Tuesday, January 24, 2012

What are the least deserving Oscar nominees?

Posted By on Tue, Jan 24, 2012 at 12:17 PM

HOW YOU LIKE ME NOW? Brad Pitt and Best Supporting Actor nominee Jonah Hill
  • HOW YOU LIKE ME NOW? Brad Pitt and Best Supporting Actor nominee Jonah Hill
The day of the Oscar nominations features two fun traditions: watching the nominations in the morning, and then complaining about them over the ensuing hours. As satisfying as it may be to lament the injustice of your favorites being overlooked, it's time to accept that these are the 84th Academy Award nominees. So let's complain about the ones that made the cut, instead of the ones that didn't.

Best Picture: Extremely Loud and Incredibly Close. Every critic and Oscar-watcher's Twitter feed erupted when Stephen Daldry's 9/11 weepie was announced as the ninth and final Best Picture nominee. It's not a complete waste of time: Max Von Sydow deserves his nomination as a sorrowful mute, and Daldry powerfuly presents a series of phone messages from a character trapped in the World Trade Center before it collapses. But the film pulls its punches at nearly every opportunity, embracing contrived quirkiness and old-school schmaltz.

Overall, it's an incredibly tame list of Best Picture nominees, every though it includes a few films I like and one I love (The Artist). The past two years, however, included some far more provocative nominees, such as The Social Network, Inception, WInter's Bone, The Hurt Locker, A Serious Man and Inglourious Basterds. This year's slate makes the Academy seem even more nostalgic and conflict-averse than it already is.

Supporting Actor: Jonah Hill, Moneyball: Hill's a terrific comedic actor and in Moneyball reins in his gleeful obnoxiousness for a more owlish, meek role — if Moneyball were M*A*S*H, he'd be Radar O'Reilly to Brad Pitt's Hawkeye Pierce. Still, the script doesn't give Hill much opportunity to bring depth to his character, so it's hard to judge what, exactly, the Academy is recognizing here.

Best Supporting Actress
: Jessica Chastain, The Help,: A virtual unknown this time last year, Chastain's multiple performances have made her an A-list actress along the lines of Cate Blanchett. She's perfectly fine in a broad, silly turn as a klutzy, uncouth wife in The Help, but her turns in The Tree of Life and Take Shelter were far more powerful and emotionally transparent.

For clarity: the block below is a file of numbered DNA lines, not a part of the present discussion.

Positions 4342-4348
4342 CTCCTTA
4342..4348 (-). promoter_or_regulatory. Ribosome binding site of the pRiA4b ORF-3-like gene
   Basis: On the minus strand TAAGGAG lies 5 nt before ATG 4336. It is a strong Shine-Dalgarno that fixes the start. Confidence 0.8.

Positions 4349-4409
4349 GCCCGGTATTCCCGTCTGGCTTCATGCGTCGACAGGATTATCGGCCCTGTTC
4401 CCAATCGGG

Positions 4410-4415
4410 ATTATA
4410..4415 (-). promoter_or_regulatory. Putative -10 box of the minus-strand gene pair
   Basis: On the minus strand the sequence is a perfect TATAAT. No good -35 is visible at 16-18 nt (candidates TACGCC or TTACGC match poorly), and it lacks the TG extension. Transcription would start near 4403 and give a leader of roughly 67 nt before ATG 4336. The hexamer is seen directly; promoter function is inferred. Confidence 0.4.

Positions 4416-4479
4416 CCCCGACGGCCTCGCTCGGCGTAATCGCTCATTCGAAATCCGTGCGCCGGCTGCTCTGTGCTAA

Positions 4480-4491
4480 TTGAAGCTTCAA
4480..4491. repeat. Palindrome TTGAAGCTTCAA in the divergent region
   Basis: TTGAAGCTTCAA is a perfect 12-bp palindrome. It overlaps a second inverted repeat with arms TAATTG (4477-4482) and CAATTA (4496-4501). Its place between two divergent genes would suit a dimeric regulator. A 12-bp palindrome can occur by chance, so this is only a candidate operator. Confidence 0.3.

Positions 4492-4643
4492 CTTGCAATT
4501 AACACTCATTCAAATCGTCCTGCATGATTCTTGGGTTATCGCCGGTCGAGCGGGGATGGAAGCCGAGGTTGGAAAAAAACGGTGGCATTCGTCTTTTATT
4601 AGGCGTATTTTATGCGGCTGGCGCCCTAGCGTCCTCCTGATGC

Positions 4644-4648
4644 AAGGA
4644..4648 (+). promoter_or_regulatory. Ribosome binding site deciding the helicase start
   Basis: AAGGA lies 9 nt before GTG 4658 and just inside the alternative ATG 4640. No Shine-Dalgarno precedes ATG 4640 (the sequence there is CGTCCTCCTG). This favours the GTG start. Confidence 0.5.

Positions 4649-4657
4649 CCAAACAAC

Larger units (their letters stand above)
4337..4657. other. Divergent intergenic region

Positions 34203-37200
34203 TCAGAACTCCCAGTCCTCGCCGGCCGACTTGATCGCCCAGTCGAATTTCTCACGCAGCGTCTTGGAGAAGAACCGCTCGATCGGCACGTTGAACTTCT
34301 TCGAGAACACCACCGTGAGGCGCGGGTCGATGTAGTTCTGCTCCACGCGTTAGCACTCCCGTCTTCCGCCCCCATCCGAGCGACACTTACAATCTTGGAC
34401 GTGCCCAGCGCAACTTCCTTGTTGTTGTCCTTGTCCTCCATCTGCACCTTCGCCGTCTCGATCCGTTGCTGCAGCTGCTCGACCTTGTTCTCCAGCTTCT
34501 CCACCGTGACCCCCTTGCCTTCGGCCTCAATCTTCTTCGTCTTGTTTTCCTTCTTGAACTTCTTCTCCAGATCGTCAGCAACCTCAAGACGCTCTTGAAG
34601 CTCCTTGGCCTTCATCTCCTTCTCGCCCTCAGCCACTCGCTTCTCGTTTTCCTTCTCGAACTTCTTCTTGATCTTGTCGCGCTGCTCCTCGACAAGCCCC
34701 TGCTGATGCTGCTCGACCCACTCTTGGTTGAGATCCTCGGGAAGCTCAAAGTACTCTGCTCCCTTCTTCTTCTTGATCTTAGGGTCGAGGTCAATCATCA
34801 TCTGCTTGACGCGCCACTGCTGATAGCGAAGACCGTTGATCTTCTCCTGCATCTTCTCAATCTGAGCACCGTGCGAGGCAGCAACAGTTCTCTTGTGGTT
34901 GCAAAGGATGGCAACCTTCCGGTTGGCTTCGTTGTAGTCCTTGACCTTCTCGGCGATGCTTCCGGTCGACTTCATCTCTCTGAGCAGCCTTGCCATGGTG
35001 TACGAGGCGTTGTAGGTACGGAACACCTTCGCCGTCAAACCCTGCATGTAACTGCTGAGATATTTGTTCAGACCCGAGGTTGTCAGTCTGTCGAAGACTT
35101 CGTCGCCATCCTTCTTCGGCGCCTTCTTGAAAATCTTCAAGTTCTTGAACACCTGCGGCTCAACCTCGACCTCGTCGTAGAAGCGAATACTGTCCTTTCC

Best Actor: Demián Bichir, A Better Life: A Better Life draws inspiration from the classic Italian film The Bicycle Thief much in the same way that The Artist riffs on Singin' in the Rain. Bichir brings some welcome diversity to the male actor nominees this year, and comes across like a Latino Robert DeNiro. but what makes him stand out from the many other solid turns from middle-aged actors this year?

Best Actress: Glenn Close, Albert Nobbs: The story of Close's dedication to the role seems more compelling than the actual performance, as Close played the character on stage in 1982 and spent nearly three decades bringing it to the big screen. I'm not sure whether she lets her make-up do the work and excessively underplays her turn as a woman passing as a male hotel waiter, or that the character simply isn't particularly compelling. Her perfectly adequate performance seems to be recognized more for the gimmick than the execution. (Her co-star Janet McTeer, on the other hand, totally deserves her nomination.)

Adapted Screenplay: The Ides of March: George Clooney directed and co-authored this adaptation of stage play Farragut North, resulting in a completely conventional political drama comparable to a watered-down Primary Colors or All the Kings Men.

Best Soundtrack
: John Williams, War Horse: It's like some kind of satire of sweeping, stirring, deafening music for a Mighty Important Movie.

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